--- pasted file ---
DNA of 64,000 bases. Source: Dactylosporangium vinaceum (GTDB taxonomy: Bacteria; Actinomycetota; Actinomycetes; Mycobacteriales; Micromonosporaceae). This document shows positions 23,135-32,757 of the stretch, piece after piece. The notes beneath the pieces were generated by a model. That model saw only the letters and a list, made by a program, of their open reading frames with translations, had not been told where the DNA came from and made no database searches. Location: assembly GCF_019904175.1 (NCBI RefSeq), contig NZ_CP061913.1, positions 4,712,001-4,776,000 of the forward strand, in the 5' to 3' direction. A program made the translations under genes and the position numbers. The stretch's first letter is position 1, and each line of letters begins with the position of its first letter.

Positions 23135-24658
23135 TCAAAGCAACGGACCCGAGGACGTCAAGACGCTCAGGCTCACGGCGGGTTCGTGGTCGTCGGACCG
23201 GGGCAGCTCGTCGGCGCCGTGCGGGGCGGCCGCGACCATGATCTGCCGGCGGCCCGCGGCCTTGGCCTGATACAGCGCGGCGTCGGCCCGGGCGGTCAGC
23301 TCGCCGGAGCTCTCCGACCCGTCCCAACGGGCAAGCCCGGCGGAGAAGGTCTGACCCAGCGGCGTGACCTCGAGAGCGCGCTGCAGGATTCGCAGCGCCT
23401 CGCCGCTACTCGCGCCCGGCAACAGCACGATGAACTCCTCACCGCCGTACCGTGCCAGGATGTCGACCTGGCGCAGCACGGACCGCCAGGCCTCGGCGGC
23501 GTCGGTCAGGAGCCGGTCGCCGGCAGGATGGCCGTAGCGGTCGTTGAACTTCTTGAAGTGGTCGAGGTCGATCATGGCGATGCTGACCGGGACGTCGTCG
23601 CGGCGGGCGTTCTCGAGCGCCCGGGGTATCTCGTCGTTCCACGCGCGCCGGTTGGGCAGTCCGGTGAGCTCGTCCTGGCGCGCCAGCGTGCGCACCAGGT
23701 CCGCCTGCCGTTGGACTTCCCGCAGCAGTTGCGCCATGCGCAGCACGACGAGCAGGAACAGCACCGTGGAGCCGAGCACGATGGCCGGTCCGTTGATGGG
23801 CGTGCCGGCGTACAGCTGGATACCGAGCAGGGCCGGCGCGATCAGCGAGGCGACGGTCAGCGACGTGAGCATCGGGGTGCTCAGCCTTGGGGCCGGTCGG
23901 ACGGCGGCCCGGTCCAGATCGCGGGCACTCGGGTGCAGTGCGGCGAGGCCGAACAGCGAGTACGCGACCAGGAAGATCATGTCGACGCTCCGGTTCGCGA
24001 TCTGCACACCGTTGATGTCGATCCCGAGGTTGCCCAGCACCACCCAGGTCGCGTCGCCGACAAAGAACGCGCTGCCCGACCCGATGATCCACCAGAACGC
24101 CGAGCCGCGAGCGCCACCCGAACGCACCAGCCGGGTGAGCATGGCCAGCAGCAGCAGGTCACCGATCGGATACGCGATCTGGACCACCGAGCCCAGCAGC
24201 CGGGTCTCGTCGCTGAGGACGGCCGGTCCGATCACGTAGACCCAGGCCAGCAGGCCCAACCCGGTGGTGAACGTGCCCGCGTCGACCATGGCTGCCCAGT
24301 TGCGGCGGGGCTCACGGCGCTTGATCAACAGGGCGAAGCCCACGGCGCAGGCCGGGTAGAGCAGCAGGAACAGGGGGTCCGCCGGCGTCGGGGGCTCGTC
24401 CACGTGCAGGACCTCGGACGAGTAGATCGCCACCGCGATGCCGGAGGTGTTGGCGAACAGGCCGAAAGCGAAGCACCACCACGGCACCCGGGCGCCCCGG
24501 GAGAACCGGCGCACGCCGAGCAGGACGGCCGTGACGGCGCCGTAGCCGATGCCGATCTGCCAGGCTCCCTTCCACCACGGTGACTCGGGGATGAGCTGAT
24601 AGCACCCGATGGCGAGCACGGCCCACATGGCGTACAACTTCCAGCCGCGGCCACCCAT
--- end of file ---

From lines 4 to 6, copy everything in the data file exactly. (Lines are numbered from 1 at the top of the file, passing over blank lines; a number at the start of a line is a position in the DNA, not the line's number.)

23201 GGGCAGCTCGTCGGCGCCGTGCGGGGCGGCCGCGACCATGATCTGCCGGCGGCCCGCGGCCTTGGCCTGATACAGCGCGGCGTCGGCCCGGGCGGTCAGC
23301 TCGCCGGAGCTCTCCGACCCGTCCCAACGGGCAAGCCCGGCGGAGAAGGTCTGACCCAGCGGCGTGACCTCGAGAGCGCGCTGCAGGATTCGCAGCGCCT
23401 CGCCGCTACTCGCGCCCGGCAACAGCACGATGAACTCCTCACCGCCGTACCGTGCCAGGATGTCGACCTGGCGCAGCACGGACCGCCAGGCCTCGGCGGC